Apollo to address safety by widening streets, adding sidewalks
Apollo officials hope this year's planned road improvements will make some of the borough's narrow streets easier to navigate for drivers and pedestrians.
The project includes street widening, paving and sidewalk installation on North Second Street, Hosehouse Alley and Park Avenue.
The borough is using part of the roughly $315,000 in grant money it received last year from the state Department of Economic and Community Development to pay for the work.
Mayor Jeff Held said vehicles end up driving on the curb as they try to get through North Second Street, which causes a concern for children playing at nearby Owen's Grove Park.
“We're trying to make it safer for them,” Held said.
North Second Street will be widened, and a sidewalk will be added. Park Avenue will be paved.
Hosehouse Alley will be widened and paved to make it easier for fire trucks from Fire Company No. 3 to get back to their station on North Fifth Street.
“Hosehouse Alley is a very narrow roadway,” Held said. “Fire trucks actually have to rub down both sides of the (neighboring) hedges.”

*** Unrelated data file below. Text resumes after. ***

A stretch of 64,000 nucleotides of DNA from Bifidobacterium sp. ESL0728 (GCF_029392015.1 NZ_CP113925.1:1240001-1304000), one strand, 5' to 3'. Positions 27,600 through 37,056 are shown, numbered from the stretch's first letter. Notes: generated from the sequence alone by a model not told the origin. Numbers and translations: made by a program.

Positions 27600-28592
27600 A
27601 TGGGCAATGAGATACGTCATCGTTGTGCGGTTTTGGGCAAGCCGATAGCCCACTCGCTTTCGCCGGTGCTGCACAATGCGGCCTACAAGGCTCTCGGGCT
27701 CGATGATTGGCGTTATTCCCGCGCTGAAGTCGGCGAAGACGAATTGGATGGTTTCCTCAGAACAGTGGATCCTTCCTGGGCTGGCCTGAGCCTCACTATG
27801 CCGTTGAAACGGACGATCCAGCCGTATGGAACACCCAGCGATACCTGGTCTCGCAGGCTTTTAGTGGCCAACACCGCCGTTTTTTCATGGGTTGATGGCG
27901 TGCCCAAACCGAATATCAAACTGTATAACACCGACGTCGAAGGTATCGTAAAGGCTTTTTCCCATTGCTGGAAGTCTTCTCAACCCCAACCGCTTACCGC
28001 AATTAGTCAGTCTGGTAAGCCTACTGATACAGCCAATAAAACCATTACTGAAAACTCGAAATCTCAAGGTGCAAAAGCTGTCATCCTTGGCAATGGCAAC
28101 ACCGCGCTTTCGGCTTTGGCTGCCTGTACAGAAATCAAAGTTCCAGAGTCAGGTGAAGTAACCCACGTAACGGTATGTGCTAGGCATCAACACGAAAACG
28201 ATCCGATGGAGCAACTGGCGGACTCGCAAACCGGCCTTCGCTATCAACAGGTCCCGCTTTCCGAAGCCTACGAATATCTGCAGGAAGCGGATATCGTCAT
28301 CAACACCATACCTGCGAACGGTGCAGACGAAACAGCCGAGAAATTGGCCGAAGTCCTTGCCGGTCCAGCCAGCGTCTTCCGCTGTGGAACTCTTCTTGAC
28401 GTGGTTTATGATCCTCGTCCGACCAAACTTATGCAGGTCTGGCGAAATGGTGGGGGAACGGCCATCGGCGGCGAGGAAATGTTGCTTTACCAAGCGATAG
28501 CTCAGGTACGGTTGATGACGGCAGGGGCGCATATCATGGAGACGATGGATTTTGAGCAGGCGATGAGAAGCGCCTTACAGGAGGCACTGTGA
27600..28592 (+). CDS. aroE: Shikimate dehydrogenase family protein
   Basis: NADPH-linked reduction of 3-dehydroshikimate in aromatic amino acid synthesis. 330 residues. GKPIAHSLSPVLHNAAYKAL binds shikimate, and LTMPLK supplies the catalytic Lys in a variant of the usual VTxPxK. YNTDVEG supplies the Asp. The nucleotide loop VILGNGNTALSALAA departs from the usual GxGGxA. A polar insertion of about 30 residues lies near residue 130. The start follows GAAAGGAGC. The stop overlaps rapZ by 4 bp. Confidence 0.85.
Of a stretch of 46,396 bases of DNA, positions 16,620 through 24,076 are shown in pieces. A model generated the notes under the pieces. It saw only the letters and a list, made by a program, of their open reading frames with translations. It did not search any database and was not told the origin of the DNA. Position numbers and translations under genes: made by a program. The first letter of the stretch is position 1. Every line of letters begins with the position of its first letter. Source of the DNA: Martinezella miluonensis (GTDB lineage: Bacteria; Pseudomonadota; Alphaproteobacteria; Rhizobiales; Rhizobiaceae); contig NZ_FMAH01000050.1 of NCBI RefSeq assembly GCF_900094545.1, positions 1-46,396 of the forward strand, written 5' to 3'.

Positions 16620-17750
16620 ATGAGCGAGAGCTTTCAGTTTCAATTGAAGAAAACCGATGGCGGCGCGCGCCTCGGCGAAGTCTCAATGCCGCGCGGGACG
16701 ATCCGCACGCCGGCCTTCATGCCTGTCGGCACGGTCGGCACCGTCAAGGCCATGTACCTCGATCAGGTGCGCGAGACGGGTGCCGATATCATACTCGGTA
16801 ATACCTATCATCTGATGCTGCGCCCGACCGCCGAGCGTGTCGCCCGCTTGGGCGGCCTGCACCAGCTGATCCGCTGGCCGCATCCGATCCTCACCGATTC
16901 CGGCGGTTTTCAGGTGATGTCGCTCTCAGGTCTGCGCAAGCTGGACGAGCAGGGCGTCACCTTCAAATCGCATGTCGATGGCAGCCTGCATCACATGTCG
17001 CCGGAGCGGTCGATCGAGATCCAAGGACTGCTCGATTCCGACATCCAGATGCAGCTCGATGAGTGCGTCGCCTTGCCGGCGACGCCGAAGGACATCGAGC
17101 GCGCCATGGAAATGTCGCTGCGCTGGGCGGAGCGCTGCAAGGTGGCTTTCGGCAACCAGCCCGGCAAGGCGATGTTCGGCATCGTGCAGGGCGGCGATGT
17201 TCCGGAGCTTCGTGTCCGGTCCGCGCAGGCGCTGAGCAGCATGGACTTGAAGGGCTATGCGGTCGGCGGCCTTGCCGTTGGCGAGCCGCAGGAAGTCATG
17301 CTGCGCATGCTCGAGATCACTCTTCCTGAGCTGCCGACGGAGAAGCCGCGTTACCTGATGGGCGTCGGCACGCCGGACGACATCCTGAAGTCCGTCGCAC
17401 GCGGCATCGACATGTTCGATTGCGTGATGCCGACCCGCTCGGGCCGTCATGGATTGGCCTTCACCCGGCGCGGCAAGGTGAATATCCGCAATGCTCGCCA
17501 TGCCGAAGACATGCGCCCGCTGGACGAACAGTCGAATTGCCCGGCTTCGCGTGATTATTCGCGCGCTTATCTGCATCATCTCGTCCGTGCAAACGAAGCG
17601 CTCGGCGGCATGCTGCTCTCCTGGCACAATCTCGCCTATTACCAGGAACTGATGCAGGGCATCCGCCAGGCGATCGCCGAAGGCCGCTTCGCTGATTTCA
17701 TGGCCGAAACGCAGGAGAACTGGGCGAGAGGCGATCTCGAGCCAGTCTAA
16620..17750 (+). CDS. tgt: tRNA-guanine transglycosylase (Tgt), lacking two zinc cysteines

Council hired Plum-based A. Liberoni Inc. It will be paid $218,000, with an option to build wheelchair ramps and create crosswalks for an additional $20,000.
“Our plan is to have it done this construction season,” said Rich Craft, borough engineer. “It probably won't be all wrapped up until the fall.”
Officials are waiting for the final right of way and easement agreements from residents who live on those streets.
“As soon as we have the right of way in hand, we can move forward,” Craft said.
The project also includes improving the walking trail at Owen's Grove Park.
“We're trying to improve the connectivity of the community to the park,” Craft said.
The borough must pitch in $100,000 in local money, too.
The rest of the grant money will be used next year to make improvements to Railroad Street. The borough has until 2019 to use all of the state grant.
Held said the work this summer shouldn't cause any issues with traffic flow.
“It shouldn't, because it's neighborhood streets,” he said. “The residents can self-detour.”